targetClass if the proxy wants to be the nestmate of the targetClass 
(for example to have private access to the members of the nest). But 
OTOH it needs to be the same package also with implClass so that the 
above decision of the proxy invocation strategy is correct. I have a 
feeling that for protected virtual methods, this is true, because the 
type of the 0-argument of such method handle is always the lookup class. 
But am I right?

What do you think of another alternative to invoking the super protected 
method in other package: What if the LMF would decide to base the name 
of the proxy class on the implInfo.getDeclaringClass() in such case? It 
would not have to be a nestmate of any class, just in the same package 
with the method's declaring class. Consequently it would be in the same 
module as the declaring class and loaded by the same class loader. 
Therefore it would have to be WEAKLY referenced from the class loader. 
And the Lookup instance passed to bootstrap LMF method would not be 
enough for defining such class. But LMF could obtain special powers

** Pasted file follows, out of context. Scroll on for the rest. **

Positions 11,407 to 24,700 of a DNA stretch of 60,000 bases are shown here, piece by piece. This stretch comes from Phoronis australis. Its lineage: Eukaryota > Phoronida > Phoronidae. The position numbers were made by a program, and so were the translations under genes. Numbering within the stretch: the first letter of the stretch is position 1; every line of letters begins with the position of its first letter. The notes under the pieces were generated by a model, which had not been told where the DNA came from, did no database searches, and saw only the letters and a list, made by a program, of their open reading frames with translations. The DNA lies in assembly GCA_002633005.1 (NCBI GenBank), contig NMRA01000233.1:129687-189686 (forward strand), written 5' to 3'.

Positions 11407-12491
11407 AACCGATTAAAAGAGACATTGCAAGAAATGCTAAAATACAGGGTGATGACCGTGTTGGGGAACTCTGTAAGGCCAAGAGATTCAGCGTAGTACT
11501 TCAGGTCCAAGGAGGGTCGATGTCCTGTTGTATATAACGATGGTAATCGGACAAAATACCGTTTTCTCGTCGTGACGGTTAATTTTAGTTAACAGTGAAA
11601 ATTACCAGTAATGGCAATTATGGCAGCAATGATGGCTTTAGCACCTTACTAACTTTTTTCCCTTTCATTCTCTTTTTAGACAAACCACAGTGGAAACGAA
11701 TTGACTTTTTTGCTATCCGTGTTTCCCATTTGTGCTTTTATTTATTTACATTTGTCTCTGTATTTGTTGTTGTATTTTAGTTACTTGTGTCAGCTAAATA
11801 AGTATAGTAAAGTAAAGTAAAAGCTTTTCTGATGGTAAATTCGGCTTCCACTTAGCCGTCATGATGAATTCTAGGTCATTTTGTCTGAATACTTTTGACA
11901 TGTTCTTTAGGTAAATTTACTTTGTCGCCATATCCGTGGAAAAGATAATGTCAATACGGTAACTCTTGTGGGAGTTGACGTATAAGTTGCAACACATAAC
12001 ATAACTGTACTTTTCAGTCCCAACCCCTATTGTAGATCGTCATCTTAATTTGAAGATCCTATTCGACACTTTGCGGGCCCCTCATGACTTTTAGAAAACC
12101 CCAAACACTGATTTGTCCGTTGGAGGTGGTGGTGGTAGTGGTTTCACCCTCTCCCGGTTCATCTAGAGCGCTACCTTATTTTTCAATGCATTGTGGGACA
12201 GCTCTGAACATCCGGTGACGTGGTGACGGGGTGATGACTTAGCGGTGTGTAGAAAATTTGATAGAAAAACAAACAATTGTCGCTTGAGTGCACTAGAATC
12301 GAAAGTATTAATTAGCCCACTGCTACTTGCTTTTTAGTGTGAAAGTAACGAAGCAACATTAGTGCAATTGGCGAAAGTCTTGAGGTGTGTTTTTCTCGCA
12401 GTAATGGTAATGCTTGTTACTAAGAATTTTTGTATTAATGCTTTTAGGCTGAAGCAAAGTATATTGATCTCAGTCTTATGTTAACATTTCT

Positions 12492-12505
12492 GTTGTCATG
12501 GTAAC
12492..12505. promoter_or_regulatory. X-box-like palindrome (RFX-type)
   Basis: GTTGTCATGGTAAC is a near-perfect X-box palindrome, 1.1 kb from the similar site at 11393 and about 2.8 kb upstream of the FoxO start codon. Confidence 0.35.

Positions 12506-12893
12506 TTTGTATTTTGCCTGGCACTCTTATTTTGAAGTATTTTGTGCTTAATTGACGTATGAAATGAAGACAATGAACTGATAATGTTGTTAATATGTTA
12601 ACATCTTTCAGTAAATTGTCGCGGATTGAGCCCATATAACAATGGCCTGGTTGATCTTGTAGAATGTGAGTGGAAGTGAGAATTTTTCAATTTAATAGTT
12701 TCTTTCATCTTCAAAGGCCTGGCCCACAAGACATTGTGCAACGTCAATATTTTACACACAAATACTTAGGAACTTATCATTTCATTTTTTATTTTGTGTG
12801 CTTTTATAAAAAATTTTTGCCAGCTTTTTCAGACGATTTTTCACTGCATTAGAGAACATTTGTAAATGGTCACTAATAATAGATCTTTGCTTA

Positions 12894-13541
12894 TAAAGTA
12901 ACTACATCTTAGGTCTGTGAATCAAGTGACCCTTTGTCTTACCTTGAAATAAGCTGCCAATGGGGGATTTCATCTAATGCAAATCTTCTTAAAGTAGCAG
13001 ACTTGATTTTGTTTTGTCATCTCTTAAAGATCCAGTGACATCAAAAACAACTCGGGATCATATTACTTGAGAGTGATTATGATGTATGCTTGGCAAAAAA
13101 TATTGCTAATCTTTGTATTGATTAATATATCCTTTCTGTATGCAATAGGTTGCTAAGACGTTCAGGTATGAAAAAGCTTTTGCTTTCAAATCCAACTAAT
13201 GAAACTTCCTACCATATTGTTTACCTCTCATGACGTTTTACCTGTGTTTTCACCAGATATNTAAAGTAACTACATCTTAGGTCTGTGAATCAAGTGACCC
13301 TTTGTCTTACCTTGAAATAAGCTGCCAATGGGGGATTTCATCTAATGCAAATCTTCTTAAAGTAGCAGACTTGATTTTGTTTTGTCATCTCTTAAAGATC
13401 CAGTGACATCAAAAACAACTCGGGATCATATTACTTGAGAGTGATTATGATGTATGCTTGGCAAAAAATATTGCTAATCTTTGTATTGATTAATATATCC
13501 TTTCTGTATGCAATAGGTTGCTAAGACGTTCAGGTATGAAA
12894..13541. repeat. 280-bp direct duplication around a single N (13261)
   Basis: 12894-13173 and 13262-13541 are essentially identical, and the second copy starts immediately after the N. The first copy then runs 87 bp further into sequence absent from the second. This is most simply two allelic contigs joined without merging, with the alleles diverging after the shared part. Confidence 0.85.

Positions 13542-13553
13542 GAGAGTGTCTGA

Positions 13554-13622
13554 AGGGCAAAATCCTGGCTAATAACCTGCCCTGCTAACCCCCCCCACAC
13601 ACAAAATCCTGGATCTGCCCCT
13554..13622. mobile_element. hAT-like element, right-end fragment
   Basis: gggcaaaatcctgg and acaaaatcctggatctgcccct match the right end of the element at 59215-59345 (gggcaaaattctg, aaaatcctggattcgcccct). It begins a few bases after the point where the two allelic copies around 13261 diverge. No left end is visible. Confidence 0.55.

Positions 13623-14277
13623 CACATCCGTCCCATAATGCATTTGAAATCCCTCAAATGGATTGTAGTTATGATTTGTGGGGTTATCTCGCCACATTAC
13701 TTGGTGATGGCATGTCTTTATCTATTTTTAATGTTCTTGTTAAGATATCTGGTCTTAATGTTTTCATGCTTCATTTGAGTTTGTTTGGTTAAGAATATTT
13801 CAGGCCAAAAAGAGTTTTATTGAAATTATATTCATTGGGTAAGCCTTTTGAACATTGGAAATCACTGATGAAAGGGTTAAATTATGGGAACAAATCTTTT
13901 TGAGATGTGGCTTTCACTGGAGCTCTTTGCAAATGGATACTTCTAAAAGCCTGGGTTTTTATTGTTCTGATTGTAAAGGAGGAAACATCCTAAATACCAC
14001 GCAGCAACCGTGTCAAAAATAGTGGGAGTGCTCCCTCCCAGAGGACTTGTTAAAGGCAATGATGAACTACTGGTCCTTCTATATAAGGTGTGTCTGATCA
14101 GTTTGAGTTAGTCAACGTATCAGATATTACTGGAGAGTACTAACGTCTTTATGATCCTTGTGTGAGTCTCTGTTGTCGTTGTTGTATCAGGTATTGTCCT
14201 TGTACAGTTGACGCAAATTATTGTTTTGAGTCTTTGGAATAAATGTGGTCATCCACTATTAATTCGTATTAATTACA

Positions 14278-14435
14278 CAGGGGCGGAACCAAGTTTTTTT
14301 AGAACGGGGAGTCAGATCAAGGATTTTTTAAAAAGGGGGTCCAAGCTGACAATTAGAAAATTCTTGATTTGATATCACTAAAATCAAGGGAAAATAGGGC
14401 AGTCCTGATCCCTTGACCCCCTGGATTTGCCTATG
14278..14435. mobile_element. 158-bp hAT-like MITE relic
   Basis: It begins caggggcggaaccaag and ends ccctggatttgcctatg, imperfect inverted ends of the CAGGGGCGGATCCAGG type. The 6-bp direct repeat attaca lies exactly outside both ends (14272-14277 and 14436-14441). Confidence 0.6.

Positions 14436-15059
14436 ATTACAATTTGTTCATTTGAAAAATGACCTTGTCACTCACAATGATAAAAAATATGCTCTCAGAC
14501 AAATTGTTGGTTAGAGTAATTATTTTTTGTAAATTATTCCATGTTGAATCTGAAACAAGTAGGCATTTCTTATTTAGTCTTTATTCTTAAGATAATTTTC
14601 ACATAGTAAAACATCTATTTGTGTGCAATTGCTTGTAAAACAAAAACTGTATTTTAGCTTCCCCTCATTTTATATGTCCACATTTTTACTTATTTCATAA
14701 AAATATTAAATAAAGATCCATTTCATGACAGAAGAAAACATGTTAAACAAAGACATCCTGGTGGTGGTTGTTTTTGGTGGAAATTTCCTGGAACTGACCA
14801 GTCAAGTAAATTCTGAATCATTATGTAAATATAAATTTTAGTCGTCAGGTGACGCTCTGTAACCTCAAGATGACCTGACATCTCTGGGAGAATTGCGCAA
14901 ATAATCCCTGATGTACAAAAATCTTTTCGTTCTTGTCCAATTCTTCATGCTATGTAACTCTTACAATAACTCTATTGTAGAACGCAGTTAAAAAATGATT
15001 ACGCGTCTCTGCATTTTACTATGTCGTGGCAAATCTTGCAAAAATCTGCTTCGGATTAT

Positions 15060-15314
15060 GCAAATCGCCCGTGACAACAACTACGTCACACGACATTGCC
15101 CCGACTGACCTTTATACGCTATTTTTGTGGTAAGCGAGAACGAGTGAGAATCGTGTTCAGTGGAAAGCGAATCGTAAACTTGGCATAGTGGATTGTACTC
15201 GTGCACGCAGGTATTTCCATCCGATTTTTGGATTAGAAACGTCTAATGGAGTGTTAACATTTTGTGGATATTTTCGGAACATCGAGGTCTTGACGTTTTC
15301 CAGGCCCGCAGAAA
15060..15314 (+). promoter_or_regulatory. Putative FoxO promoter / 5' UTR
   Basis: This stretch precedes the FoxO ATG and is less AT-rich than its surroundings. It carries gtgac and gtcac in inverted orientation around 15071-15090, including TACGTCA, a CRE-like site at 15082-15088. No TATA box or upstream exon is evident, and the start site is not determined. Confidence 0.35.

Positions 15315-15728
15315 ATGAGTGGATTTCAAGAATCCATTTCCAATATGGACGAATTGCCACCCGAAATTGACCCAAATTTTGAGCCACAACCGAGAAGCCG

since it is JDK internal class...

Well, I don't know for myself. Is this situation rare enough so that 
invoking via method handle is not a drawback? It only happens when 
running JDK 13- compiled classes with JDK 15+ and in addition the method 
reference must point to protected method in a distant class.

> The targetClass is test.sub.LambdaTestSub which is *NOT* the same as 
> implClass.  That's why we change if they are in the same package.
> It can be invoking a method in targetClass or a method in another 
> class in the same package with package access, then implClass may or 
> may not be the same as targetClass.
>> I also noticed that JDK 15 patched javac transforms method reference